A revelatory account of the misdemeanor machine that unjustly brands millions of Americans as criminals.
Punishment Without Crime offers an urgent new interpretation of inequality and injustice in America by examining the paradigmatic American offense: the lowly misdemeanor. Based on extensive original research, legal scholar Alexandra Natapoff reveals the inner workings of a massive petty offense system that produces over 13 million cases each year. People arrested for minor crimes are swept through courts where defendants often lack lawyers, judges process cases in mere minutes, and nearly everyone pleads guilty. This misdemeanor machine starts punishing people long before they are convicted; it punishes the innocent; and it punishes conduct that never should have been a crime. As a result, vast numbers of Americans -- most of them poor and people of color -- are stigmatized as criminals, impoverished through fines and fees, and stripped of drivers' licenses, jobs, and housing.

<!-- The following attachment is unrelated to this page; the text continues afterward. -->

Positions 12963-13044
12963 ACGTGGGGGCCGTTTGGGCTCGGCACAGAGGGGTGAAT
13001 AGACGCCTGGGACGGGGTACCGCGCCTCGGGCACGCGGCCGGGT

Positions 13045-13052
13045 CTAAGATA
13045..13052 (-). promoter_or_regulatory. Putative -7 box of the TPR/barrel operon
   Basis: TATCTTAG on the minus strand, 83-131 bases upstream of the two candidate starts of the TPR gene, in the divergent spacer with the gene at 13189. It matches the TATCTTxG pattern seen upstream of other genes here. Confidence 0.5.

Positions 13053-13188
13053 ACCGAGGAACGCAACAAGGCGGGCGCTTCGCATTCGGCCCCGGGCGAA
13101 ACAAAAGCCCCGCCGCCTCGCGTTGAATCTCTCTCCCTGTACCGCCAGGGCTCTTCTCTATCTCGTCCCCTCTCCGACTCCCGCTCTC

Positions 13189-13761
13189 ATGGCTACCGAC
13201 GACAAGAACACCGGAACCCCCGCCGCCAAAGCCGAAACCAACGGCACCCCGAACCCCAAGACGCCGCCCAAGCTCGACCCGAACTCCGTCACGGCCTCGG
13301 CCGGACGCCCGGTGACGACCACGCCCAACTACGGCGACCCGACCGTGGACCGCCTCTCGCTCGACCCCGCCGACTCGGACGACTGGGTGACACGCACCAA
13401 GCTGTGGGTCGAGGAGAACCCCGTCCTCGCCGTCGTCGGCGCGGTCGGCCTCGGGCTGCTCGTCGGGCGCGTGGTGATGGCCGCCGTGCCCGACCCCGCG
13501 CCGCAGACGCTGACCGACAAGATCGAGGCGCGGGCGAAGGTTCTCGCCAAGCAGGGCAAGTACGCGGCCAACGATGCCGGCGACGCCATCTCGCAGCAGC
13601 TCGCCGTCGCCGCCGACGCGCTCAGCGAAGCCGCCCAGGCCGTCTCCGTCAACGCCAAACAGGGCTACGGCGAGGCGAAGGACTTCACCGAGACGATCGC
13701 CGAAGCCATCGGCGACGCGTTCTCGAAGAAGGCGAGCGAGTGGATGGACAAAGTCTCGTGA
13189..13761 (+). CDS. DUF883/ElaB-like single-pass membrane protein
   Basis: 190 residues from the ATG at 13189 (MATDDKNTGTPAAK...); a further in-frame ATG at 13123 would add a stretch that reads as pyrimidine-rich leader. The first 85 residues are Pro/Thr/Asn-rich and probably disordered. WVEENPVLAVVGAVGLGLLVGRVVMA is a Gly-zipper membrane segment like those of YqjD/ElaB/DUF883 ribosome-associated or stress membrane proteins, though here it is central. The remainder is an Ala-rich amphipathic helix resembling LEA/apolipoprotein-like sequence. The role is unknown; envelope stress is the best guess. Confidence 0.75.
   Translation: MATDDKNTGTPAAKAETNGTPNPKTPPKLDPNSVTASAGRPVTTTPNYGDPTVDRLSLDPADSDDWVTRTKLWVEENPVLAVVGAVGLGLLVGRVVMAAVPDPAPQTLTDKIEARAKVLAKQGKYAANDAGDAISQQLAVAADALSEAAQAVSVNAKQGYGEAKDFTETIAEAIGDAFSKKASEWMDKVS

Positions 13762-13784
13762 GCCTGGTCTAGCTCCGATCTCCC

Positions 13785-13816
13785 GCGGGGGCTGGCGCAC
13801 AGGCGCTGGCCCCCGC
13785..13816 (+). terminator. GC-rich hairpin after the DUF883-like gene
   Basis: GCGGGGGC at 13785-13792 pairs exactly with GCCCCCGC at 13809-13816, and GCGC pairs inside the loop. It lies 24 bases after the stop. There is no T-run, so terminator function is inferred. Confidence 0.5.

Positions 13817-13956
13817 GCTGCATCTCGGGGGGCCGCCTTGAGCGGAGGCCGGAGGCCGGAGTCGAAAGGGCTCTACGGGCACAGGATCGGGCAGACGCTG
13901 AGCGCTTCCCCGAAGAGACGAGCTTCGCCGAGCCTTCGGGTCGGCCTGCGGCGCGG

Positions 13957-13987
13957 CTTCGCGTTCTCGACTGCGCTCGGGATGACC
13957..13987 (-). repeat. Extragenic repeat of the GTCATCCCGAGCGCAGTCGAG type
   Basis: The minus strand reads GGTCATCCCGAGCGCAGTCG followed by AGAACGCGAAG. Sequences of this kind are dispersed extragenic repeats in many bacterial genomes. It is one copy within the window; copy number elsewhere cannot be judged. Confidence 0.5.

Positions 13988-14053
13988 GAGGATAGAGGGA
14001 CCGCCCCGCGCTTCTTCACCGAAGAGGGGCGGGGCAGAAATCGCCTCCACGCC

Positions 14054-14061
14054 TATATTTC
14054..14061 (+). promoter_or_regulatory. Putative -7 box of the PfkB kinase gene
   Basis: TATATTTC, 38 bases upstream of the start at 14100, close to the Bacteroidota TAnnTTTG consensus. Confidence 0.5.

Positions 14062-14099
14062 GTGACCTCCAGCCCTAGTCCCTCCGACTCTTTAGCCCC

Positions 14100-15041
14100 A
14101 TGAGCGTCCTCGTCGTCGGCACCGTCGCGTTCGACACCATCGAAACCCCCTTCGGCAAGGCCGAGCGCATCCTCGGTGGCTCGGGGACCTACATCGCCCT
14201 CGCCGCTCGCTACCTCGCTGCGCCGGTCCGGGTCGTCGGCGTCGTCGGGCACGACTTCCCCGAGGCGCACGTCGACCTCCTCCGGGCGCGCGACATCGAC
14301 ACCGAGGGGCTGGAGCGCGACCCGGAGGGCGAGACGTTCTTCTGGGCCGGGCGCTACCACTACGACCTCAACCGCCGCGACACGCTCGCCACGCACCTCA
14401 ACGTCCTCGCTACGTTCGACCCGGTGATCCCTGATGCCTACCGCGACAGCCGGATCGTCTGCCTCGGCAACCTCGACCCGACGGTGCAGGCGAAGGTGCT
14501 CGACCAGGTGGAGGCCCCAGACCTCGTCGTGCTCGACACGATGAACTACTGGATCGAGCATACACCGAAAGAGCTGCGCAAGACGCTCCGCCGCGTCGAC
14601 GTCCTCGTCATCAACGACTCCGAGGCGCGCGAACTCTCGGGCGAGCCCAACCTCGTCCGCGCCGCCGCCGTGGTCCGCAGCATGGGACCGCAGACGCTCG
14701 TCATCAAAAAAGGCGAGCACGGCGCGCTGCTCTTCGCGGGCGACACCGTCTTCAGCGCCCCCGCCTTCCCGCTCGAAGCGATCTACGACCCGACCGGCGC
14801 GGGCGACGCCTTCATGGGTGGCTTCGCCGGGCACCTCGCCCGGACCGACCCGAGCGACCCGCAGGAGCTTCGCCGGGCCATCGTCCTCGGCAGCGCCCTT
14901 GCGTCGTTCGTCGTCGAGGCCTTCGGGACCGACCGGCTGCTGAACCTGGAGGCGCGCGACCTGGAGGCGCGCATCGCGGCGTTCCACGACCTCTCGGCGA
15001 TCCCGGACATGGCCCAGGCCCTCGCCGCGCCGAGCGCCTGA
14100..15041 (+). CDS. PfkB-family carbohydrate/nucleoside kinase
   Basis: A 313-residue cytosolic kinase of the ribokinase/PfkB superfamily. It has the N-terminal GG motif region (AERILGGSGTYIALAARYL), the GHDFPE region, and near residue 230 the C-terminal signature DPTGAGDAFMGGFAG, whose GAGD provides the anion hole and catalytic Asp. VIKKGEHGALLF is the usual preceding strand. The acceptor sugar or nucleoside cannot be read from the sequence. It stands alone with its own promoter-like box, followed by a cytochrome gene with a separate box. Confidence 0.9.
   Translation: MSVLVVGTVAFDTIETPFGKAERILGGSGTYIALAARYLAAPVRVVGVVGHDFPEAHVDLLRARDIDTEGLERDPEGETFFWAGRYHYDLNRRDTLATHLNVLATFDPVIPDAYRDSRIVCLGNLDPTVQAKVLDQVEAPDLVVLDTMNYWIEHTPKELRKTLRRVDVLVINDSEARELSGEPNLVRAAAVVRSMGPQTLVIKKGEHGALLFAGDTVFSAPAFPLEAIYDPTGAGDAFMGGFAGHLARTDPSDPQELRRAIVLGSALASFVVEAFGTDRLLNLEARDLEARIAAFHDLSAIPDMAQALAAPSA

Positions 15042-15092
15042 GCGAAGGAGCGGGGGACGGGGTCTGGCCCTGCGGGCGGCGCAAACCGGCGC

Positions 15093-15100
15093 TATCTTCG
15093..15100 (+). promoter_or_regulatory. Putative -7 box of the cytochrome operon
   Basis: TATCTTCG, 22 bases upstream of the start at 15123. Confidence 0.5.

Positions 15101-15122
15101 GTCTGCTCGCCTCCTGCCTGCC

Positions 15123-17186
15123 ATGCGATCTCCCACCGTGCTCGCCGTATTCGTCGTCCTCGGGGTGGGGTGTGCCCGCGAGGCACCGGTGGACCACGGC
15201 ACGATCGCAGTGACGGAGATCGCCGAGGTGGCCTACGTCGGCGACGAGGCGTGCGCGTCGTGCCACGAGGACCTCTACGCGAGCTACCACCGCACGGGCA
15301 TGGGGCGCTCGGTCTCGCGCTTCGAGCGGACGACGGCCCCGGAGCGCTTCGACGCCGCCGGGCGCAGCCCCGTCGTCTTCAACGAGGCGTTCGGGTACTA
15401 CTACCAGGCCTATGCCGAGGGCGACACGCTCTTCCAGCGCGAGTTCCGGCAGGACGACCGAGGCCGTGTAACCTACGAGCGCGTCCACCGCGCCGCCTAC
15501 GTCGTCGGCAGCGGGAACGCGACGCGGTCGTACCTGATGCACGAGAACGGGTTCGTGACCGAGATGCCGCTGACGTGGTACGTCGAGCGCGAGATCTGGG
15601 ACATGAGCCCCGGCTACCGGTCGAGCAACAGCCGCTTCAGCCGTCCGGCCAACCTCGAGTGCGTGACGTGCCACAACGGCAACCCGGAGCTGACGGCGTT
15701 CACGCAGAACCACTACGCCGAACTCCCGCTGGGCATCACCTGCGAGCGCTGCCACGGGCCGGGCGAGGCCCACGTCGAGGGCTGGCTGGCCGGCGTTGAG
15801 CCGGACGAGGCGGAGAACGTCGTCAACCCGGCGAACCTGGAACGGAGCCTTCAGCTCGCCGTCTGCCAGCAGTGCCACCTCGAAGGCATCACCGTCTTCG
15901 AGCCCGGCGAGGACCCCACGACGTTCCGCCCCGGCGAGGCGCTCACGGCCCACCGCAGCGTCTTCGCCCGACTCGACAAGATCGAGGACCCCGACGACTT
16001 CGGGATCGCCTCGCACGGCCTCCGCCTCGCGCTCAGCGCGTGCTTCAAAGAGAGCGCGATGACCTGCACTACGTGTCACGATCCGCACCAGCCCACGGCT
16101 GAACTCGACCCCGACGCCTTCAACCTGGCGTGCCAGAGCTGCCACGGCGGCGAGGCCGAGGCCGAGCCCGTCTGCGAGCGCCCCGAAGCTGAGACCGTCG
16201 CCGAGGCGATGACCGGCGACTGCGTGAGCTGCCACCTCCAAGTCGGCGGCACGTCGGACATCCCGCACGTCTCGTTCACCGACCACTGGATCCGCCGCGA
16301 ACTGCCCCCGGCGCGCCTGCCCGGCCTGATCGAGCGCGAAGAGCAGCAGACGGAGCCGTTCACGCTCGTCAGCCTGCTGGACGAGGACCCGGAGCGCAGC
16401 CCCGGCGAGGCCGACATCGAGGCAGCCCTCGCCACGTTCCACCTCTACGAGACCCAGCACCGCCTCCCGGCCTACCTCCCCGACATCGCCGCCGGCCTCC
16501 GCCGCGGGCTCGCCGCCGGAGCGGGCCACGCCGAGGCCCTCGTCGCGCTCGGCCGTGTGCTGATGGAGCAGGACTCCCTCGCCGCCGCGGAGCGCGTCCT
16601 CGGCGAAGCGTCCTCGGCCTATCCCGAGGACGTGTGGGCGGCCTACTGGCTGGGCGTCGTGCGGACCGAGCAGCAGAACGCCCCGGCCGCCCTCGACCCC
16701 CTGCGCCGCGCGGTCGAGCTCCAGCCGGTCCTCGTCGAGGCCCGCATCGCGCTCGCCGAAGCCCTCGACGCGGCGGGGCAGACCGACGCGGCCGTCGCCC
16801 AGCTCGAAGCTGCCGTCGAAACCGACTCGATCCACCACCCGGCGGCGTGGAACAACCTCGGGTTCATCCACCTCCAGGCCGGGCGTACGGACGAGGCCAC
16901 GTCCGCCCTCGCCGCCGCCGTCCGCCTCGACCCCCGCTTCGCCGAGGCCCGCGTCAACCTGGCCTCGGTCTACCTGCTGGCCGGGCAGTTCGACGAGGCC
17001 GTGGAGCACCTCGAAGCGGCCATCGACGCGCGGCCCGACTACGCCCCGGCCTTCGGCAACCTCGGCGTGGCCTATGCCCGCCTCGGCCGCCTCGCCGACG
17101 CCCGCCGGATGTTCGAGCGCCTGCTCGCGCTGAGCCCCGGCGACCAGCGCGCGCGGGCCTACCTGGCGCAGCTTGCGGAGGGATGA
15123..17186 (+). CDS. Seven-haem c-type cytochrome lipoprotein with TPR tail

For too long, misdemeanors have been ignored. But they are crucial to understanding our punitive criminal system and our widening economic and racial divides.
A Publishers Weekly Best Book of 2018
Law professor Natapoff (Snitching) paints a picture of large-scale judicial and police misconduct in this expos of the misdemeanor system. Drawing on local data from across the U.S. and anecdotes, she shows that many defendants in misdemeanor cases have committed no crimes, are given no legal counsel and no jury trial, and have their fates decided in three minutes or less. Furthermore, she argues, many misdemeanor arrests are unfair: poverty is criminalized and race makes certain people more likely than others to be arrested; in Urbana, Ill., for example, 91% of those ticketed for jaywalking were black despite only 16% of the population being black. Next, grievously overburdened public defenders, daily jail fees that are nigh unpayable for impoverished defendants, and financial incentives for judges to convict lead to overly high rates of conviction. This can have a steep cost for those affected: in addition to driving people further into poverty, a single low-level conviction can render a person ineligible to work for many employers. Intelligently written, tightly argued, and often heartbreaking, Natapoff's account is a worthy companion to Michelle Alexander's The New Jim Crow.